It is no accident that the military Communist political and intelligence officer Bauman praised Jemielniak’s enthusiastic book on Wikipedia. It is also no accident that (1) I was fired from the University (2) Wikipedia page was created to control my narrative. After WWII, my parents were in Communist concentration camps, where they were sent by the likes of Bauman.

And let me emphasize once again that I stronly oppose having a Wikipedia page with my name on it.

@LechSBorkowski

PhD, shop assistant at a west London greengrocer’s

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Komsomol rock

My comments on the article Joanna Stingray, the California girl who rocked Russia and spread the word by Marc Bennetts in The Times, 1 January 2021.


Lech S Borkowski comment 1 The Times 1 January 2021
Lech S Borkowski, comment 1, The Times 1 January 2021
Lech S Borkowski comment 2 The Times 1 January 2021
Lech S Borkowski, comment 2, The Times 1 January 2021

Stingray stuffed reel-to-reel tapes and lyrics into her leather jacket and boots to evade Soviet customs guards. “I was so enchanted by the music that I was completely blind about the dangers of being caught,”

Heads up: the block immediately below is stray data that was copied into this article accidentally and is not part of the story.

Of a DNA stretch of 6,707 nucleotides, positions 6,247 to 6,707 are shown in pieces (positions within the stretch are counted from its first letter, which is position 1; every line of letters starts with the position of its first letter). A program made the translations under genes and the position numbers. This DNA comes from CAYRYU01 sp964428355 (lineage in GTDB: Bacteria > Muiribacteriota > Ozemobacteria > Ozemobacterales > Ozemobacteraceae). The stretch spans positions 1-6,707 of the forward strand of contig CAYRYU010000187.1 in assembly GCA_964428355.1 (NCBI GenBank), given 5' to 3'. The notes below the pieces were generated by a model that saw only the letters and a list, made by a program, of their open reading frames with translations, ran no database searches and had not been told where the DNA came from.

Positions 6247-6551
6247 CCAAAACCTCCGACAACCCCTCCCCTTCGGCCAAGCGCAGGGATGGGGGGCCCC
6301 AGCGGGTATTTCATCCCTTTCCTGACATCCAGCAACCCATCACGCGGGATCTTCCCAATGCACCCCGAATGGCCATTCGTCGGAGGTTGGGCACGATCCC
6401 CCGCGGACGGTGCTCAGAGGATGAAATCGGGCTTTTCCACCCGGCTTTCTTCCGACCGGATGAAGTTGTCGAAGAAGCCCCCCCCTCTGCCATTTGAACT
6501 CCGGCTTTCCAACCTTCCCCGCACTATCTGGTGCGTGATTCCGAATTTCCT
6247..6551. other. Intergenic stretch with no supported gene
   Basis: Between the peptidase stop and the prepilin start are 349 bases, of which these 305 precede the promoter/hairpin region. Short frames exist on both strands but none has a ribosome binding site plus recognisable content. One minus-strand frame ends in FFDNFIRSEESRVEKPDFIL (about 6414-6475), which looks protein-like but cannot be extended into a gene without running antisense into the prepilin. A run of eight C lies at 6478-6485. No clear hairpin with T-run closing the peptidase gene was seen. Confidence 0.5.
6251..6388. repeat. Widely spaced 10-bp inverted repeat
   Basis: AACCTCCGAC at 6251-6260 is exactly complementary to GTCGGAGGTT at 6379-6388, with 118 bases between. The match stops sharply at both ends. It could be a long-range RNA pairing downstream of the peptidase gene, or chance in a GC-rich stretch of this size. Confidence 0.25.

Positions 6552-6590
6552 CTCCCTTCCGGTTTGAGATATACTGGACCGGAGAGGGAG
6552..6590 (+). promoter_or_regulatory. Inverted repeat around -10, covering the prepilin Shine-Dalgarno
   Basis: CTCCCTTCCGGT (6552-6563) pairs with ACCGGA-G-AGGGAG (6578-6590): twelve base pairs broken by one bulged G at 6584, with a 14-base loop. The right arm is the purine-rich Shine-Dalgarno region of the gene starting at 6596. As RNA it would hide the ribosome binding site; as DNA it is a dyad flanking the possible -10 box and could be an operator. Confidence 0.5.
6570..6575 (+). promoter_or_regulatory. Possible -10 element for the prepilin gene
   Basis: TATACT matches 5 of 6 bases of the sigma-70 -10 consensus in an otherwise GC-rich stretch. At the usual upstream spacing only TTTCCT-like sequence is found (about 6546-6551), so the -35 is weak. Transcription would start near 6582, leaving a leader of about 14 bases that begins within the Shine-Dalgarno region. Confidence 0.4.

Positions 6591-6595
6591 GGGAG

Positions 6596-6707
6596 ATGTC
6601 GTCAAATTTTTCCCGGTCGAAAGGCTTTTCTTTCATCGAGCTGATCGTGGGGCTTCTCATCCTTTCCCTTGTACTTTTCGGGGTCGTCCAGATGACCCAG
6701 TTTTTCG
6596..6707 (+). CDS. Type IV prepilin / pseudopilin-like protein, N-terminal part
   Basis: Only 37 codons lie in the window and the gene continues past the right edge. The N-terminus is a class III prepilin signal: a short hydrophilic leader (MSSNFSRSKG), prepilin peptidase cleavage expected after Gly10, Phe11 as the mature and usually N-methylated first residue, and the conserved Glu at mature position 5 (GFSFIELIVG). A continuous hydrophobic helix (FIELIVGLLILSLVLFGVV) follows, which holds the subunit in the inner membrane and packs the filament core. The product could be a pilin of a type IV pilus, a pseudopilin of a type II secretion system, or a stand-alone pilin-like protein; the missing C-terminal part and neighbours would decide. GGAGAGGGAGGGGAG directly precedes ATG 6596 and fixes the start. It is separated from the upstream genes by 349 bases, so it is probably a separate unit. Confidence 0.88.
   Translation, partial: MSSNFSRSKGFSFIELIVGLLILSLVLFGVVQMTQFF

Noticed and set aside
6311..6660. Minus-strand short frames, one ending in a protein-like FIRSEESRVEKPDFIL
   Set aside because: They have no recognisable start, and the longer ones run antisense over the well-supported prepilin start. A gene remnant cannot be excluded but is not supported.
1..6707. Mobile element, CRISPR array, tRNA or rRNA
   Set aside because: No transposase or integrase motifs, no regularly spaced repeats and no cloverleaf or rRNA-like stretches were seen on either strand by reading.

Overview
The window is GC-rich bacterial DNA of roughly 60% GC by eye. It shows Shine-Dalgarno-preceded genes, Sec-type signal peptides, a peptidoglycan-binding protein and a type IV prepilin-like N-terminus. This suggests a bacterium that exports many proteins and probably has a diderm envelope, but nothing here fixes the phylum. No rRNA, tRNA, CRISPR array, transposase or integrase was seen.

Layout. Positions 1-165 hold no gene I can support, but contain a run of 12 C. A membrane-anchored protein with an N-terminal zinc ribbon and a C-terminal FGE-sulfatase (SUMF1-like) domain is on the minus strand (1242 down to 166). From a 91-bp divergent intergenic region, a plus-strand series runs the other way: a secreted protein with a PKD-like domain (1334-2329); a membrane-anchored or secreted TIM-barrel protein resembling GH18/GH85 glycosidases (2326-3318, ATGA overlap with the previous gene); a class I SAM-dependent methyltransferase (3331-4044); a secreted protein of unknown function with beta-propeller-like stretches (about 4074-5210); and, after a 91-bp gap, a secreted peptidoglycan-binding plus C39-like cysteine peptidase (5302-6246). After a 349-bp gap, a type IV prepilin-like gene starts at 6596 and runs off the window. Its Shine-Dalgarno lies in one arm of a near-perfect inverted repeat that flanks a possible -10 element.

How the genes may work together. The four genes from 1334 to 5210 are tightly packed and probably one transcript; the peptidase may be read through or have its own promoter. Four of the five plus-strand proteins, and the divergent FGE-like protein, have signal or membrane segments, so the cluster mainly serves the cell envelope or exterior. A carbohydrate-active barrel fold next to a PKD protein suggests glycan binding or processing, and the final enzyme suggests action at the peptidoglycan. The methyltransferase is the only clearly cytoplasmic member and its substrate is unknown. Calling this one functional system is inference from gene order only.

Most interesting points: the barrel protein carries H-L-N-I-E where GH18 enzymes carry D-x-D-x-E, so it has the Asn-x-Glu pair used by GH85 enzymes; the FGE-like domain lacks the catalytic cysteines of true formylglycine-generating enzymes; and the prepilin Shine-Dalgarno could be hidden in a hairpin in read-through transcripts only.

I am pretty sure she was under careful surveillance. If she managed to get tapes out of the Soviet Union, it was because she was allowed to. I am not saying she necessarily collaborated with the Soviet intelligence. Nevertheless, the Soviets must have decided it was in their interest to let the tapes out.

@LechSBorkowski

P.S. The article doesn’t dwell on such mundane bits as a permit to stay. These are the informative bits.


Grebenshchikov was a Komsomol member, the youth wing of the Communist Party. Presenting these guys as independent or contesting the system is ridiculous. Authorities had everything under control, including fabrication of fake dissidents. They played and recorded because the authorities wanted them to.

@LechSBorkowski

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False dichotomy

My comment on the article George Blake and the meaning of treachery by David Aaronovitch in The Times, 30 December 2020.


Lech S Borkowski comment in The Times 31 December 2020
Lech S Borkowski, comment in The Times, 31 December 2020

The author based his article on a false dichotomy.

“Was the greatest crime of the Soviet spy, who died last week, betraying his country? Or believing in an inhuman creed?”

Conjuction ‘or’ in English is explained as allowing for only one of the presented possibilities. If so, it is different from the logical ‘or’, which makes sentence logically true if one, the other, or both parts of the sentence are true. This being a regular text, I presume we are supposed to read it in the sense of ‘either… or…’.